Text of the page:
Start-up raises €1m to create wearable device that helps athletes up their game

28 Apr 2015

Playertek's wearable device helps athletes up their game

A Dundalk-based technology start-up has just raised €1m to develop wearable technology that gives amateur rugby and football players the ability to optimise their training and matches.

Playertek, led by sports technology experts Ronan Mac Ruairi and Kevin McDaid, is bringing technology previously only available to professional players to the amateur or aspiring level.

The system is aimed at players of team sports from football and rugby to GAA and hockey. The Playertek device is currently available to pre-order from Playertek with a RRP of €249, which includes the device, a base station and charger cables.

Future Human

The system is based on GPS and is packed with sensors and smarts that make it easy to measure runs and workloads across training and matches.

The system measures more than 2,000 variables every second and uses algorithms to boil these numbers down to some no-nonsense measurements that help players of all ages to get the most out of their training.

Analytics on the go

Playertek's wearable device helps athletes boost their game

Kevin McDaid and Ronan Mac Ruairi

Players get the main numbers upfront and Playertek provides simple charts that show where improvements can be made.

Players using Playertek can compare their physical performance with each other, with their teammates and even directly with the professionals.

As well as charts and graphs, the system gives you TV-style heat maps that show the player what parts of the pitch they covered and when he or she made their best runs.

“It’s like having a very interested and very knowledgeable coach with you at all times,” explained McDaid.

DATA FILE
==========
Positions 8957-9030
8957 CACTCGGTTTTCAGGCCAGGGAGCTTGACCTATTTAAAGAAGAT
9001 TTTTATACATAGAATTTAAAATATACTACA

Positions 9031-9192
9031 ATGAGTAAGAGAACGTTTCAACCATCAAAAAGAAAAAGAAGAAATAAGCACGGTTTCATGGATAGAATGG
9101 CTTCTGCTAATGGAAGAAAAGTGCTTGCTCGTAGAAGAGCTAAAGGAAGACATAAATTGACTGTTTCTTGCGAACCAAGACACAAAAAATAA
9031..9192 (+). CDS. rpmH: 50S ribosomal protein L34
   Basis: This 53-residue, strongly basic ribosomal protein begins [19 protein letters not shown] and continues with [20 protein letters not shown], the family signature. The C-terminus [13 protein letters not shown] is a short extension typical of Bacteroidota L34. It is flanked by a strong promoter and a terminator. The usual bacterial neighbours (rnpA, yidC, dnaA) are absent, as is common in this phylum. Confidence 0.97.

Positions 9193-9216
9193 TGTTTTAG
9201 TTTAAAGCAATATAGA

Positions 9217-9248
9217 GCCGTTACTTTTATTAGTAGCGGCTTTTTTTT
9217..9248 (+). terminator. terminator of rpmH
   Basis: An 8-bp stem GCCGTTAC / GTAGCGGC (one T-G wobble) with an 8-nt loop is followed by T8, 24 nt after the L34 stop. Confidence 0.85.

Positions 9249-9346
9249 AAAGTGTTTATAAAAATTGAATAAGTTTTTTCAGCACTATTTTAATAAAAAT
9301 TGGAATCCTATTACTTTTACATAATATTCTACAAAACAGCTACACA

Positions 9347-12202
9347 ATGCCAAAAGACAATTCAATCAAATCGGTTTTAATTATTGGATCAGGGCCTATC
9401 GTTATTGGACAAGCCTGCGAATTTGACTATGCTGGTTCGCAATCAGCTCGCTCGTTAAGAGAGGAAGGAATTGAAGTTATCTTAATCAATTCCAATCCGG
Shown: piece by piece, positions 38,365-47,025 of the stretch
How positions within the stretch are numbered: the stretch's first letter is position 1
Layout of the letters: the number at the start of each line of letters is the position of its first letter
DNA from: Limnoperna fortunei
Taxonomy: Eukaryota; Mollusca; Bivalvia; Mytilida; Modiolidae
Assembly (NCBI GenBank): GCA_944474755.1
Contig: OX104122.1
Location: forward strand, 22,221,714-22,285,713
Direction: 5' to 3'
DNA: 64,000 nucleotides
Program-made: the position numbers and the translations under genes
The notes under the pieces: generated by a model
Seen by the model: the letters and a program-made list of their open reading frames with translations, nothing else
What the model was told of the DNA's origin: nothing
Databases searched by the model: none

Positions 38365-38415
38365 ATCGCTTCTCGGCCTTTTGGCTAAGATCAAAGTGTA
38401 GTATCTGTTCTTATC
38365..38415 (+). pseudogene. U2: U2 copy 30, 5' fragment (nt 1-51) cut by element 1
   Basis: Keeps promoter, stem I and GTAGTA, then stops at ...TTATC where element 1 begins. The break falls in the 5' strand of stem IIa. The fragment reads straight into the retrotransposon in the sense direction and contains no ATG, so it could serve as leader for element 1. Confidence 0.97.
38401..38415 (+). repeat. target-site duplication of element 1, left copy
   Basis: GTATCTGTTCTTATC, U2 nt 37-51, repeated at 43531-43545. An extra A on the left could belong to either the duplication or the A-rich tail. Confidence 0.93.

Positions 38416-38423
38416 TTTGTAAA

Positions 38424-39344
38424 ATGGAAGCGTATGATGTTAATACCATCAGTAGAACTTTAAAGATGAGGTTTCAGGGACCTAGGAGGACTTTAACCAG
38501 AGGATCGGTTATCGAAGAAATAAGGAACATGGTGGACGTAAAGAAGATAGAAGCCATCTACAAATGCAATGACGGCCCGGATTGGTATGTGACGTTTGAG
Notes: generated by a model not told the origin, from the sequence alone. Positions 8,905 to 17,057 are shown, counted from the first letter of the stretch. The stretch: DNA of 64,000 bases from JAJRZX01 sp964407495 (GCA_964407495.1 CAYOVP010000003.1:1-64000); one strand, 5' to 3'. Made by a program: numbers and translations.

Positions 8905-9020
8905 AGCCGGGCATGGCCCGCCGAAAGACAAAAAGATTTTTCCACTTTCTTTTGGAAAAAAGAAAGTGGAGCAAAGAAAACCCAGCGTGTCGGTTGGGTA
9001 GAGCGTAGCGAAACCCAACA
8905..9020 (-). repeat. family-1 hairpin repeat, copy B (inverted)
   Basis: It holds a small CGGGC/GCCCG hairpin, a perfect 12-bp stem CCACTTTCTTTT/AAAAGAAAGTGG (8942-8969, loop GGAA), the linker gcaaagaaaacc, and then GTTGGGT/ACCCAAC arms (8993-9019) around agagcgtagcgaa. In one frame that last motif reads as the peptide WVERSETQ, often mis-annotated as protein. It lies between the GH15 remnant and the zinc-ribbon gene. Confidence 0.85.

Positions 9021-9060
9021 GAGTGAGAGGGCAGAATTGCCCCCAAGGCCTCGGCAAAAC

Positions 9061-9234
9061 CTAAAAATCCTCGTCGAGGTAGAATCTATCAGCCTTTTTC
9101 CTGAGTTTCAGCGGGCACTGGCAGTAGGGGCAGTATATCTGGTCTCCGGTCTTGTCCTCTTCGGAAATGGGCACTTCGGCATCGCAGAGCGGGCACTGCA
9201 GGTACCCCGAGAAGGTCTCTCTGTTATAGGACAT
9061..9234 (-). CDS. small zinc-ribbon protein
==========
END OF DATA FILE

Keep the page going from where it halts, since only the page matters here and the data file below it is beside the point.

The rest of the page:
“It gives players the main numbers upfront and provides simple charts that show where improvements can be made. At its simplest, Playertek measures the distance a player covers, his or her speed and the power they generate.”

McDaid continued: “Playertek is a system that can give a player pinpoint accuracy, it is much more sophisticated than the GPS in a jogger’s watch – because it HAS to be  — football, rugby, GAA, hurling and hockey players for example don’t run in straight lines!”

The €1m investment came from Danu Investment Partners and entrepreneur Branden Gilmore.

“300 million people play football around the world,” said Leonard Ryan from Danu Investment Partners.

“It is the universal sport but there are no GPS-tracking products available for consumers. Smaller sports such as cycling have numerous products so why not football? What Ronan and Kevin have created is a product that is at the professional level for those playing amateur sports,” Ryan said.

John Kennedy is a journalist who served as editor of Silicon Republic for 17 years